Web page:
They say defense wins championships. Nowhere does that sports axiom ring more true than the NBA. Since the Minnesota Timberwolves entered the NBA in the 1989-90 season, 21 of the 31 NBA Champions have had a top-5 defense. Eight more were top-10 defenses, and the worst was the 2000-01 Lakers at 21st.
This goes a long way towards explaining why the Wolves have never hoisted the Larry O’Brien Trophy. In 32 seasons, Minnesota has never once finished in the top five in defensive rating, and only two squads have finished in the top 10. Conversely, they’ve been a bottom-5 defensive team a whopping 12 times.
This season is no different. Over the first 31 games this season under Ryan Saunders, the Wolves surrendered 112.4 points per 100 possessions, 23rd in the league. In the 25 games since Chris Finch took over on Feb. 22nd, the Wolves are the worst defensive team in the NBA with a defensive rating of 117.7. Over the last five games, Minnesota is 1-4 with an abysmal 123.4 defensive rating.
So, to quote my dad quoting the great Vince Lombardi, “What the hell’s going on out here?”
I know Finch is an offensive coach, but how can you possibly turn this franchise around while giving up more than 140 points in back-to-back games against the Indiana Pacers and Boston Celtics?
Several factors are playing into Minnesota’s defensive problems. The first is simple: The Wolves are the youngest team in the league. Their average age is just over 24 years old. Anthony Edwards and Jaden McDaniels were both born in this century. Grizzled veterans Josh Okogie, Malik Beasley, D’Angelo Russell, and Karl-Anthony Towns are younger than Kendall Jenner. The only regular rotational player older than me is Ricky Rubio. The average age of the last 15 NBA champs is 28.5.
Most NBA players take a few years to learn how to play defense in the league. Perhaps it’s a matter of time before McDaniels and Edwards can use their length, strength, and athleticism to wreak havoc on the defensive end. But for now, we have to watch teenagers learn how to play team defense on the fly.
Looking up and down the roster, there are half a dozen players who are at least average individual defenders. According to FiveThirtyEight’s RAPTOR ratings, only five Timberwolves players have a positive defensive rating: Jarred Vanderbilt, Naz Reid, Jarrett Culver, Jake Layman, and Okogie. Of the positive defensive players, Okogie plays the most at 20.7 minutes per game. The six players who average the most minutes are all negative defensive players. Towns and Rubio are barely negative. McDaniels and Beasley are comfortably in the red (although the eye test says “McDenials” is on his way to becoming a defensive stalwart). And Ant and DLo are two of the worst defenders in the NBA. It’s tough to become a good defensive team when all of your best defenders are coming off the bench.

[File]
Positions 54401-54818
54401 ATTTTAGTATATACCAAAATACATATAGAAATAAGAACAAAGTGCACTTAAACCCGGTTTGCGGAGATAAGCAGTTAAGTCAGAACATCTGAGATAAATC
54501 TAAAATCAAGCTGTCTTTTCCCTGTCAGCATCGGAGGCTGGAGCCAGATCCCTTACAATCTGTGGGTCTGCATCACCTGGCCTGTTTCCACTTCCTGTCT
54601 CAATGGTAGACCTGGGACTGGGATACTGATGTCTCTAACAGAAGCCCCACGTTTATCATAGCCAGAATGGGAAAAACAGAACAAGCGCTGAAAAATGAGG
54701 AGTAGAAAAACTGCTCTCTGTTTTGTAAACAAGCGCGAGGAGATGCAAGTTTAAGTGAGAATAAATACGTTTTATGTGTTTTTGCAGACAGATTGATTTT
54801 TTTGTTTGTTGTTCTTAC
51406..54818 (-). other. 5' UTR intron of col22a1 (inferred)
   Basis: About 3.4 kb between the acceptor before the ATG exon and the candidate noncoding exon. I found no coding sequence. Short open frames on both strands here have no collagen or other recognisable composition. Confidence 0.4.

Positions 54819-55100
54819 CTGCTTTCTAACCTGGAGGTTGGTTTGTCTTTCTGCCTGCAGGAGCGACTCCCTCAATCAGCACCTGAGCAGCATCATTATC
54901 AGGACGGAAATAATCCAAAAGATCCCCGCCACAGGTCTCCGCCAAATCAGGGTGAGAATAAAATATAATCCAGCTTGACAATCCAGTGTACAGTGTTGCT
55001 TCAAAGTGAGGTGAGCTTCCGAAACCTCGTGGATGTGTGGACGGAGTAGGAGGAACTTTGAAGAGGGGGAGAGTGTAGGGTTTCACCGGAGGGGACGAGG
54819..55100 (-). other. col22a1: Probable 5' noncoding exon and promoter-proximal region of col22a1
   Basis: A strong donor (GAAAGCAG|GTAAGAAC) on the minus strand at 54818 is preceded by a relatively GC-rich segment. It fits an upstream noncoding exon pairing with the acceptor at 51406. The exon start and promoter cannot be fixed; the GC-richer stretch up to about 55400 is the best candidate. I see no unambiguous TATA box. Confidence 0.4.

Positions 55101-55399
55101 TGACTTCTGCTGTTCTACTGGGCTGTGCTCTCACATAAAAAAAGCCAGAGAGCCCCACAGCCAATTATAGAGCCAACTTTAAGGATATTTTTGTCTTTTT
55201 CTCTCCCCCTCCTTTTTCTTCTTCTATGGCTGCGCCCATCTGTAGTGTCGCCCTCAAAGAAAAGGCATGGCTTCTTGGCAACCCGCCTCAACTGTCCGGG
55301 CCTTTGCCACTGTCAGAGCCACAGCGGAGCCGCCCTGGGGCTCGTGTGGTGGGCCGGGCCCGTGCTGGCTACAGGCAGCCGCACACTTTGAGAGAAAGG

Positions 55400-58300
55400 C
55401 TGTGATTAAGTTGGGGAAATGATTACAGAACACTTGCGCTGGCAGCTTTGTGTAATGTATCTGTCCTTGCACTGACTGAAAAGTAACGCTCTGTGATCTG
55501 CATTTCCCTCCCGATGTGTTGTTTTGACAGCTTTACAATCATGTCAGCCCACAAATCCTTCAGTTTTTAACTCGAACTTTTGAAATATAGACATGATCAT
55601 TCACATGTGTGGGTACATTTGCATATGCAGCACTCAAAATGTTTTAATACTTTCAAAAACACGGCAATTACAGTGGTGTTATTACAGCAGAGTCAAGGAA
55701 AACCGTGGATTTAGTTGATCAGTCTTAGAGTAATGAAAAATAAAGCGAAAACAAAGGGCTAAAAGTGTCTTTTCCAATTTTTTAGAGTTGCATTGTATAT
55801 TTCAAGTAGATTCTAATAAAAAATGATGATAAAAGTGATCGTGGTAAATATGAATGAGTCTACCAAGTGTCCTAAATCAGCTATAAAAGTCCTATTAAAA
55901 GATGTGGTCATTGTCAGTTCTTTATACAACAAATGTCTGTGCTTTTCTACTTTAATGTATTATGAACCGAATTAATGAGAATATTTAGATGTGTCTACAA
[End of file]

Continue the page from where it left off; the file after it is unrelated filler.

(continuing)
There are so many ways that this team fails on defense daily. They allow the third-most points in the paint and on the fast break. Minnesota’s defensive rebound rate is the second-worst in the NBA. They are the second-worst team in the NBA defending the 3-point line. And their opponent’s free throw rate ranks 25th in the league. Defense is an issue across the board, and it won’t be an easy fix. So if the sky is falling, what can Finch and the Wolves do to take baby steps in the right direction?
Anthony Edwards had the right answer when speaking with reporters after surrendering 141 points in a loss to the Pacers.
Defense is indeed effort. As good as your scheme is and players know where to be, you can only have a good team defense if your players give a hoot on that end of the floor. It’s about accountability, grit, and imposing your will on the other team.
Kevin Garnett became one of the best defenders in history in part because of his pride and intensity. It’s time for Edwards and the rest of the Wolves to practice what they preach. It’s time to see a strong close-out on 3-point shooters every time. It’s time to sprint back in transition. It’s time to battle for every rebound, stop losing your man in the half-court set, and it’s time to take pride on defense in Minnesota.
Finch and the coaching staff have 16 games left this season and a full offseason to correct the bad habits and fully implement their system for next year. But to paraphrase Edwards, Finch can only say stuff; it’s up to the players to go do it.